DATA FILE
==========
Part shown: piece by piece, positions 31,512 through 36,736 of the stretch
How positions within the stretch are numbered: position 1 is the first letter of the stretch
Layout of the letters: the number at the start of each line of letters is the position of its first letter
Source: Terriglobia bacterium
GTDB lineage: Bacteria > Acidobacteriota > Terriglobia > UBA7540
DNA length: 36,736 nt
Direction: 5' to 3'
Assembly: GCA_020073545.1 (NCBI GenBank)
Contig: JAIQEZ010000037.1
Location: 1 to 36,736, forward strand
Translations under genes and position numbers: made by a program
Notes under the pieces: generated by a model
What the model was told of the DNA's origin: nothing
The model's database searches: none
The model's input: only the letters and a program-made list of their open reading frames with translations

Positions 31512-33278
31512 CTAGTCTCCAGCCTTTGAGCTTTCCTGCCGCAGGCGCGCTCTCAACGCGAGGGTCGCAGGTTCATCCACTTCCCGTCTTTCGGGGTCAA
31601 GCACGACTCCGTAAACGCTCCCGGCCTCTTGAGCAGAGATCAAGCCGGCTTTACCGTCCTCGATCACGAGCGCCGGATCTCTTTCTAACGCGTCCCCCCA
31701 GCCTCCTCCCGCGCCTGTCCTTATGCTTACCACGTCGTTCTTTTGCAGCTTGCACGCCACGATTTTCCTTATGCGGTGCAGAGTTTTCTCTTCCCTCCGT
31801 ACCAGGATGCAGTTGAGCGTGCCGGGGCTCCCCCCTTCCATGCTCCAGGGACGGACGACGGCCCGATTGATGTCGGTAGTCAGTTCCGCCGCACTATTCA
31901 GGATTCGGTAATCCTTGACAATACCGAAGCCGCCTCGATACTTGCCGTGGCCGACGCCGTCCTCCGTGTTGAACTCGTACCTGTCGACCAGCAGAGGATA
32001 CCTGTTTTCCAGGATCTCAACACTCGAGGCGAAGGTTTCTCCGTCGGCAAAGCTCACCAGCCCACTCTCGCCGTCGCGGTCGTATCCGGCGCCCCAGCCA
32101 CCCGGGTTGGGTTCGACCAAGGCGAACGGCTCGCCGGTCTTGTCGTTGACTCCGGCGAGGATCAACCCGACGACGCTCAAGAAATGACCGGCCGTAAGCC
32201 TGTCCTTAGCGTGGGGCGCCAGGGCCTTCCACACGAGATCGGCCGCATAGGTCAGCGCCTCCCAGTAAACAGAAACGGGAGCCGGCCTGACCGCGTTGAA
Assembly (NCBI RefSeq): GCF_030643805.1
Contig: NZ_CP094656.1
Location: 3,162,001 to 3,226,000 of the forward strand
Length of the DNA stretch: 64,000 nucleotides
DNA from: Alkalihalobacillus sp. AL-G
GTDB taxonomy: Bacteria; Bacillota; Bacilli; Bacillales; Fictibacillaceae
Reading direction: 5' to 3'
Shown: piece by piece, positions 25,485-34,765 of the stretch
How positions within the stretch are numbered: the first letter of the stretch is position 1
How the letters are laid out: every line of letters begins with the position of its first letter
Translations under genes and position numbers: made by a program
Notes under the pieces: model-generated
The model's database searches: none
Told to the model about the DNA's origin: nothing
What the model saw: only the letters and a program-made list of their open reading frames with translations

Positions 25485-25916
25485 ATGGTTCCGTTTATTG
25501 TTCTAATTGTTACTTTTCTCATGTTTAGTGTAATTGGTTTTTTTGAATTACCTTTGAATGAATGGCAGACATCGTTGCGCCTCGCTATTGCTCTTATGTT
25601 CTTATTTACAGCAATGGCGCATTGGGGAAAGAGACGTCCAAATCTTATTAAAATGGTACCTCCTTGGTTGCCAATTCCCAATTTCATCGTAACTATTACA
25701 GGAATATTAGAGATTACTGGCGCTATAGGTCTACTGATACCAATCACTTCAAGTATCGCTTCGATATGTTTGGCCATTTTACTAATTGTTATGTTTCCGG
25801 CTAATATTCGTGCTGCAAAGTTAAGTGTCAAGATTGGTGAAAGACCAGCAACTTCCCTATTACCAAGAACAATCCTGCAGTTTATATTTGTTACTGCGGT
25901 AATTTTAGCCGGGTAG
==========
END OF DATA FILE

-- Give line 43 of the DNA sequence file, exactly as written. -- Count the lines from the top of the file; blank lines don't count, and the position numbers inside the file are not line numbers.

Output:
25601 CTTATTTACAGCAATGGCGCATTGGGGAAAGAGACGTCCAAATCTTATTAAAATGGTACCTCCTTGGTTGCCAATTCCCAATTTCATCGTAACTATTACA